This Day In Classic Rock [Videos] 6/13

Stand in studio drummer Jimmie Nicol played his last two shows as A Beatle tonight in 1964 in Adelaide Australia, where the band had been met by the biggest crowd of Beatlemaniacs ever the day before. The Beatles only played half-hour sets back in the day, but they'd received over 50,000 requests for the 12,000 tickets available for the four shows, which was 200,000 people less than showed up to greet them at the airport and lined the 10 mile route to their hotel. Ringo Starr, having recovered from his London tonsillectomy, was already en-route down under, and would rejoin the band in Melbourne the next day, and Nicol would head back to England and play on in relative obscurity. So far at age 79, Jim has never done interviews or appearances or made the slightest attempt to make even one thin dime from his stint in the World's Most Famous Band, though on his return said "The day before I was a Beatle, girls weren't interested in me at all. The day after, with the suit and the Beatle cut, riding in the back of the limo with John and Paul, they were dying to get a touch of me. It was very strange and quite scary", and added of the way the spent their time between shows, "I thought I could drink and lay women with the best of them until I caught up with these guys". During the 8-show run, John Lennon and Paul McCartney would frequently ask him how he was coping with it all, his invariable reply "It's getting better..." would be turned into a pretty great song by Paul 3 years later.

The Rolling Stones held a photo-op press conference in London's Hyde Park today in 1969 to introduce their new guitarist, 20 year old Mick Taylor, formerly of John Mayall's Bluesbreakers. Mick Jagger, Keith Richards, and Charlie Watts had gone to founding guitarist Brian Jones' Cotchford Farm (formerly owned by Winnie The Pooh author A. A. Milne) two days earlier to tell him he was out of the band. Though popular legend has it that Brian had been mostly very wasted before being found at the bottom of the pool there, bluesman Alexis Korner had visited him and said he "seemed happier than he had ever been", and had contacted Korner, Ian Stewart, John Lennon, Mitch Mitchell, and Jimmy Miller about starting a new band. Taylor would be back at Hyde Park on July 5th for his live debut with The Stones at a free concert that had been set up before, and it was only coincidence that Brian died three days before at age 27.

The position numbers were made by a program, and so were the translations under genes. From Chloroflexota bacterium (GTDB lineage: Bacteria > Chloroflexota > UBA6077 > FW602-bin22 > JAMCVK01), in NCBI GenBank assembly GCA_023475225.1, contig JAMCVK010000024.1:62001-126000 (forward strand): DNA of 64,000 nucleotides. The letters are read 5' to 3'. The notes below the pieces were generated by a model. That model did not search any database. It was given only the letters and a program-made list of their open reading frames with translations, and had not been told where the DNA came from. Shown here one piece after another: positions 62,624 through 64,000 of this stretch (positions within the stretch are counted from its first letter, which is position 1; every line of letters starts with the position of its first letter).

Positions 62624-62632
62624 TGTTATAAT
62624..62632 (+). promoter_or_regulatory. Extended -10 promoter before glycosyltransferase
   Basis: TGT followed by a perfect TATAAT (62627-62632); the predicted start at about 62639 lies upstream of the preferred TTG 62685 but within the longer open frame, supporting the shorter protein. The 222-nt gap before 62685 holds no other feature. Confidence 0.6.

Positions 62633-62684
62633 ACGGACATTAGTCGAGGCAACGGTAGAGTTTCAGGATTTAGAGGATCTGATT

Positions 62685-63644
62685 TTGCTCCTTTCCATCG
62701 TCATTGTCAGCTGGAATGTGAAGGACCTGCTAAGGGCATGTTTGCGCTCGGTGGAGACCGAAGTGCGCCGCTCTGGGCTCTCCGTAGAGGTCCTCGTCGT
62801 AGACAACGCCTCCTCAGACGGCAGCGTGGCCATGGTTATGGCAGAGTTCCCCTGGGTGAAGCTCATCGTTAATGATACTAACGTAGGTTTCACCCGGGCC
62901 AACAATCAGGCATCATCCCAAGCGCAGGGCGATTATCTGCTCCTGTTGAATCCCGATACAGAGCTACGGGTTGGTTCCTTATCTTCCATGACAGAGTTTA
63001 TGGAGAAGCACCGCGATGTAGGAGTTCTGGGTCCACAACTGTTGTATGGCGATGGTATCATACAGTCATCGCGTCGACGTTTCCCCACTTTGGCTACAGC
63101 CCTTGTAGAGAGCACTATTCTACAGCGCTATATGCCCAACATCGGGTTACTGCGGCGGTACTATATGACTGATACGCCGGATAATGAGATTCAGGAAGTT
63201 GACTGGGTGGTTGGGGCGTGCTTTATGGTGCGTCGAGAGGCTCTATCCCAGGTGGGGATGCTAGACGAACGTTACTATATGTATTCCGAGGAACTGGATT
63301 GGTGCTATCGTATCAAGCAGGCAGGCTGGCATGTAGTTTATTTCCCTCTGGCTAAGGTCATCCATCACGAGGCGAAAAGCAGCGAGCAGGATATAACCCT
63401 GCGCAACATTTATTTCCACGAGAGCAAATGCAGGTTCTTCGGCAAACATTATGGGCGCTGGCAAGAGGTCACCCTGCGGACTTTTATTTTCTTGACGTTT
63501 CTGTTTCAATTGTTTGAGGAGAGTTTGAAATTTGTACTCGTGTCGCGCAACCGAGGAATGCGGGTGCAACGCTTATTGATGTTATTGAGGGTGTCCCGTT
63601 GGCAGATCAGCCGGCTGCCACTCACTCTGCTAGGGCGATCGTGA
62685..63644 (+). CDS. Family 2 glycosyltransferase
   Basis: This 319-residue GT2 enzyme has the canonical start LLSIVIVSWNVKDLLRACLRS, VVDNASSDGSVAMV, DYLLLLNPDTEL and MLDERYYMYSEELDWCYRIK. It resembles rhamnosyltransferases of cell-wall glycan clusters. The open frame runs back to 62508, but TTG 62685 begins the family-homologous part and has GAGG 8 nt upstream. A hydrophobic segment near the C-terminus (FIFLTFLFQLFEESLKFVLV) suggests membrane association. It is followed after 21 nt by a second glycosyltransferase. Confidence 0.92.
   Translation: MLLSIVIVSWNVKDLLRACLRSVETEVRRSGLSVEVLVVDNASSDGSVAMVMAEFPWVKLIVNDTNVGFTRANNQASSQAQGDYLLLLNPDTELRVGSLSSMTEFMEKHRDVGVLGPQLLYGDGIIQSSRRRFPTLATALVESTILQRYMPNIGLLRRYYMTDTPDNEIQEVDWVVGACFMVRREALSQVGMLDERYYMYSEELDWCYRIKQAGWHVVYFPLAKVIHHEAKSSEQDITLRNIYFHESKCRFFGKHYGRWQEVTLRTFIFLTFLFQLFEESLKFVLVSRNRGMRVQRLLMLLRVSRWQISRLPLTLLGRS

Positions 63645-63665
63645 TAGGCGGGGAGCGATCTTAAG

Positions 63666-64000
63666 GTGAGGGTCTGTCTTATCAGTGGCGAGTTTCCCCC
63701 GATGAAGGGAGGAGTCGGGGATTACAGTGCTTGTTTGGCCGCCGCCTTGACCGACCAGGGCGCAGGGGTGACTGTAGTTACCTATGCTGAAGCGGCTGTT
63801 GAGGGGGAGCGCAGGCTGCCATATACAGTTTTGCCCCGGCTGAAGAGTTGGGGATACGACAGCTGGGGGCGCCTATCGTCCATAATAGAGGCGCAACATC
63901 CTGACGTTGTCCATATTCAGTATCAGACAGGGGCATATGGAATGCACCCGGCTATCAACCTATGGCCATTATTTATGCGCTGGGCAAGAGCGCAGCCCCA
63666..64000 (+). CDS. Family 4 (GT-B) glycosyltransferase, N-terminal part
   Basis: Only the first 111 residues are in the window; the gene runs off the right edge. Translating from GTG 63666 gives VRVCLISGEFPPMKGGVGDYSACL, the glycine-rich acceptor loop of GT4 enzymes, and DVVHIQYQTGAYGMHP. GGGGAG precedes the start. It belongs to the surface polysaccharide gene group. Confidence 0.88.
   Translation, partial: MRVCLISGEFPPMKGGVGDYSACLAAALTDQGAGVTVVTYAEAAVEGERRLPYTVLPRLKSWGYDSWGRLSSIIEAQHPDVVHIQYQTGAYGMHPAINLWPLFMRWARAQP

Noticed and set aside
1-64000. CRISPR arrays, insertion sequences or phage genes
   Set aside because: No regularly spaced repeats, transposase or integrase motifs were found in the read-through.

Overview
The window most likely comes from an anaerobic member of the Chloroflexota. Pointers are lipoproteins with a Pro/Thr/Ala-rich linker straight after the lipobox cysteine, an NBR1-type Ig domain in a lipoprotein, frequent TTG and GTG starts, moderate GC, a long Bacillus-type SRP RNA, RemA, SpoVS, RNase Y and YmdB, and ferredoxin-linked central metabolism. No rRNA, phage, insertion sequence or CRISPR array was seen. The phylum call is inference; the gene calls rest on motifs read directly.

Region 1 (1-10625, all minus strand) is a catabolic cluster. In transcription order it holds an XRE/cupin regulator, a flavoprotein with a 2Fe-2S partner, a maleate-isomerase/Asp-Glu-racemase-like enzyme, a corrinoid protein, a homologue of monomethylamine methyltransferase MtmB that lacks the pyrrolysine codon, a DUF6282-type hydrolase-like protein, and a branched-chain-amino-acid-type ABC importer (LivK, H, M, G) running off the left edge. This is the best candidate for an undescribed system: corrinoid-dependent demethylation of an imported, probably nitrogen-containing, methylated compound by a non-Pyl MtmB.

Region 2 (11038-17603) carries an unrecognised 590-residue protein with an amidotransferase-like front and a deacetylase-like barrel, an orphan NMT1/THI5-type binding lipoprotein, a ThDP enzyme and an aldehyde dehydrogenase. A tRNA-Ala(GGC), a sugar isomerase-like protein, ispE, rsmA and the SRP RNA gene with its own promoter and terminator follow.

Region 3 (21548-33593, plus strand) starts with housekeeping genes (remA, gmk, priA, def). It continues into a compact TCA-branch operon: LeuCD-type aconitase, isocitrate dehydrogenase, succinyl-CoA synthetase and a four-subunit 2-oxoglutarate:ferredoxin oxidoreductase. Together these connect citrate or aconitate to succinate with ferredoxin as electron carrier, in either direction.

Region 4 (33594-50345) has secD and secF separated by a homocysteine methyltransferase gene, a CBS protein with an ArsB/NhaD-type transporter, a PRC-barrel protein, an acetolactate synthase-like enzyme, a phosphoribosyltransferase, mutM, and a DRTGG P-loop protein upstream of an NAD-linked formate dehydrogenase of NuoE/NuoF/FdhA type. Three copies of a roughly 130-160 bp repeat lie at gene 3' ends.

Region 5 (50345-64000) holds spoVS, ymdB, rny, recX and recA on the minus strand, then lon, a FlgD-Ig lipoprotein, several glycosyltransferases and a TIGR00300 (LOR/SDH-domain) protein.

Grand Funk Railroad headlined a show at the Ocean Ice Palace in Bricktown New Jersey tonight in 1970, The opening act was a local band called Steel Mill, who nobody remembers save for their 21 year old frontman Bruce Springsteen.

Former Humble Pie guitarist Peter Frampton played the first of two nights at San Francisco's Winterland Ballroom tonight in 1975. The shows were recorded, and became the best-selling live album of all time, and the one that made Frampton one of the biggest rock icons of the 70's, Frampton Comes Alive!

40 years after conservative Britons had been outraged that The Queen's Birthday Honours List had included rock and roll dirtbags The Beatles, Elizabeth II was at it again today in 2005, conferring CBE (Commander of the most excellent order of the British Empire, one rank below full Knighthood) status on David Gilmour of Pink Floyd and Sting of The Police.

Rock and Roll Birthdays

Uriel Jones, drummer for Motown Records in-house studio band The Funk Brothers, would be 86 if he hadn't been killed by a heart attack at age 74.

Dr. Hook and the Medicine Show singer and guitarist Dennis Locorriere is 71.

Howard Leese, guitarist and keyboard player for Seattle's own Heart is 69. He left amicably in '98 the longest-tenured member of the band not named Ann or Nancy, when he began touring with The Paul Rodgers Band and Bad Company, and spends his down-time in the Las Vegas musical production Raiding The Rock Vault, and at his homes in Malibu and Kent.

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